Turkey’s Aftershocks End; What California Can Do Now


Diego Ponce

Damage from a previous earthquake.

Jeremy Tokudomi, Social Media Editor

Turkey is known for its tourism elements such as the vibrant Istanbul or the Grand Bazaar market, it is also infamous for its earthquakes. 

This infamous part of Turkey, again became true on Feb. 6, 2023. A 75 second, 7.8 earthquake struck Southern and Central Turkey. According to PBS, there were over 47,000 deaths in both Turkey and Syria and was considered the strongest earthquake in Turkey’s history. Homes were destroyed, children were killed, and pets were trapped in rubble. 

On Feb. 27, another earthquake, this time a magnitude 5.6, hit both Turkey and Syria, killing one person in a factory collapse. 

“It will take time [for Turkey to repair the country], [and] probably make stronger buildings,” MBA senior Carlos Lopez said.

This brings up questions about California’s earthquake readiness.

The San Andreas Fault moves up and down to California all the way to Cape Mendocino, which is 200 miles north of San Francisco, and we’ve heard that California’s expected for a “big one”. Millikan had an earthquake drill only 3 days after the earthquakes in Turkey occurred.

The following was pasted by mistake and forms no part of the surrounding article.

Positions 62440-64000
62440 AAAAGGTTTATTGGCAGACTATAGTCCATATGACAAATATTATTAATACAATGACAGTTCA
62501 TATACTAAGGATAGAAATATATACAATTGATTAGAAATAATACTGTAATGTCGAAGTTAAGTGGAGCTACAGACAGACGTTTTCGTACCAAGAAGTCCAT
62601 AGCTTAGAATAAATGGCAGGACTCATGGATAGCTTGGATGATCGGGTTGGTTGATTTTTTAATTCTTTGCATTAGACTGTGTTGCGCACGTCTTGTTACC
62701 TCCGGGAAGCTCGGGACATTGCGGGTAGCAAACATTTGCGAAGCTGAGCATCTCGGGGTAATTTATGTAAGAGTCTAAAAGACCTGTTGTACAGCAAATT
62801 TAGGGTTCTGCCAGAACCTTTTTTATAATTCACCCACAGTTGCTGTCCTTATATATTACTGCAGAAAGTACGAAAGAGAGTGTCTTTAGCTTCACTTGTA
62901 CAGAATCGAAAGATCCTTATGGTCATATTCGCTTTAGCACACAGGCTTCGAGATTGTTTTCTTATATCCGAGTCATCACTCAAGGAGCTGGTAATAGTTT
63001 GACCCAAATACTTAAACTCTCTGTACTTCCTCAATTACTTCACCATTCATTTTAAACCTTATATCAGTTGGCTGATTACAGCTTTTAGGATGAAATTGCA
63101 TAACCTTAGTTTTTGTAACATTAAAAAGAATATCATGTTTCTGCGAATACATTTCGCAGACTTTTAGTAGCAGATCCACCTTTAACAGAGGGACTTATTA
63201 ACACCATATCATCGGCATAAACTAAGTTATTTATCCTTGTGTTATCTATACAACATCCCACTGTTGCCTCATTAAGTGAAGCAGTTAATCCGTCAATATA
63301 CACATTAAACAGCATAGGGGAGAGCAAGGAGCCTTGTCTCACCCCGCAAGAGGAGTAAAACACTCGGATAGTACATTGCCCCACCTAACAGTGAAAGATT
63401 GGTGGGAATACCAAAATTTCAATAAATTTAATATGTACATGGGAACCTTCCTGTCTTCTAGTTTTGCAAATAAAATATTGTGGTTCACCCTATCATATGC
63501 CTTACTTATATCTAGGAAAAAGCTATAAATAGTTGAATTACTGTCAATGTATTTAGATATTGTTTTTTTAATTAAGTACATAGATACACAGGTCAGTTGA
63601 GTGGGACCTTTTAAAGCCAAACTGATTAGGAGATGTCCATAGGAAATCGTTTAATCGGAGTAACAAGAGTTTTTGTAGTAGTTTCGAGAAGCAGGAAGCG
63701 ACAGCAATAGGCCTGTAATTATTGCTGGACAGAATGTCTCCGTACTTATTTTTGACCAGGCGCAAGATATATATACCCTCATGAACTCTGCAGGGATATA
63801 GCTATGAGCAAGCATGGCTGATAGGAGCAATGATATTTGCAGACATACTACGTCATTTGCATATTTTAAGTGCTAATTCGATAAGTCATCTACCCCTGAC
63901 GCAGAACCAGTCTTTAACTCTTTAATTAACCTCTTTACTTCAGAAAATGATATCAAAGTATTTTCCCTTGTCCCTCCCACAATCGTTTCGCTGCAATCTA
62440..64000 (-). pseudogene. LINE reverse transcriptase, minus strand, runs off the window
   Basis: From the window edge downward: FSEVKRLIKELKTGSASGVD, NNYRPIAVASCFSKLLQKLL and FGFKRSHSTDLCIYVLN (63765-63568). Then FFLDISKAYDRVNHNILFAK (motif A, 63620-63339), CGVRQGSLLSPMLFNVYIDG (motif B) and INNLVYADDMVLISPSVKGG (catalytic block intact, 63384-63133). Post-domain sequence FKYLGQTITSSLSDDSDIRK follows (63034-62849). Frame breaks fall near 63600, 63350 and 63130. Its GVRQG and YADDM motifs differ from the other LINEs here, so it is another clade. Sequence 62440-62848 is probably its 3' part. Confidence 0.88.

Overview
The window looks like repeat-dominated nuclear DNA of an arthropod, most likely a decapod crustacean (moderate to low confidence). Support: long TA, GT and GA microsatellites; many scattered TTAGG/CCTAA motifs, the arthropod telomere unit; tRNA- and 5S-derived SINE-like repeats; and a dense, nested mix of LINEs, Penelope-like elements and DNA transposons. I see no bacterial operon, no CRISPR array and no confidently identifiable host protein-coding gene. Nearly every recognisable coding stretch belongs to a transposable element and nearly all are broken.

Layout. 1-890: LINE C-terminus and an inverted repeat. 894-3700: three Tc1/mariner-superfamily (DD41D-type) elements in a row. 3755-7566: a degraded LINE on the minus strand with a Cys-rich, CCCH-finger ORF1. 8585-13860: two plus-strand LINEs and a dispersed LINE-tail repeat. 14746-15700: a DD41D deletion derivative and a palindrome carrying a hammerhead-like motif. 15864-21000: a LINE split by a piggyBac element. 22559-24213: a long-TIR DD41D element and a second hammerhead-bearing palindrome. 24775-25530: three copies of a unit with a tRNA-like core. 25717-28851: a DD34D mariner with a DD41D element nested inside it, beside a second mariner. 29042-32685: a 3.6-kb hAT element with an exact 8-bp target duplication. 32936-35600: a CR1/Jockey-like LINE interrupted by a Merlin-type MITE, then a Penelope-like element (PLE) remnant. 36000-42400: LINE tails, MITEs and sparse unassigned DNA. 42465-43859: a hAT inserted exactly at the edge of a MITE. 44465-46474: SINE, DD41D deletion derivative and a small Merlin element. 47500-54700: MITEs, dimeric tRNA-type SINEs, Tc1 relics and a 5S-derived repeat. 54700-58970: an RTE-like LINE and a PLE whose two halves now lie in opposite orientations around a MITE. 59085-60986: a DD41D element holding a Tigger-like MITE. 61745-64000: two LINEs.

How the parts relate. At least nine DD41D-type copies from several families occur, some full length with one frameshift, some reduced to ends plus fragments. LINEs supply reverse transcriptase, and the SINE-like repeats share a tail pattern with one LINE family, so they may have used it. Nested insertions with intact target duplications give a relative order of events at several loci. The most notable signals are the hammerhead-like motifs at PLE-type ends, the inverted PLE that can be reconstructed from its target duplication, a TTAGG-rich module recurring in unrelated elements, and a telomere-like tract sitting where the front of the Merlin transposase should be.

Cracks between graffitied concrete caused by an earthquake. (Diego Ponce)

“What we have been able to do in California is refurbish our buildings and have them already prepared for another big earthquake, and that’s true for emergency response too,” said Millikan’s SEGA Biology and Environmental Science teacher Mr. Cruz. “I think we will be more prepared for the fallout after and the people will be able to respond to the earthquake while it’s happening a lot better. We also have better technology that detects when an earthquake will happen.” 

According to Cruz, higher authorities like FEMA (Federal Emergency Management Agency) can use a process called retrograding, the movement or return of serviceable and unserviceable material back through the distribution system. “Companies, businesses, and even government agencies that have the money should be actively retrograding their buildings,” he said.

There are several earthquake warning websites to use at your disposal. Technology is booming, developing stronger devices to detect when an earthquake will happen. If Millikan encounters a situation here, students can use some of the procedures for an earthquake like drop to the floor and hide under a desk/table, if you’re inside. If you’re outside, move as far away as you can (50 feet) from buildings and trees and remain in position until the ground stops shaking.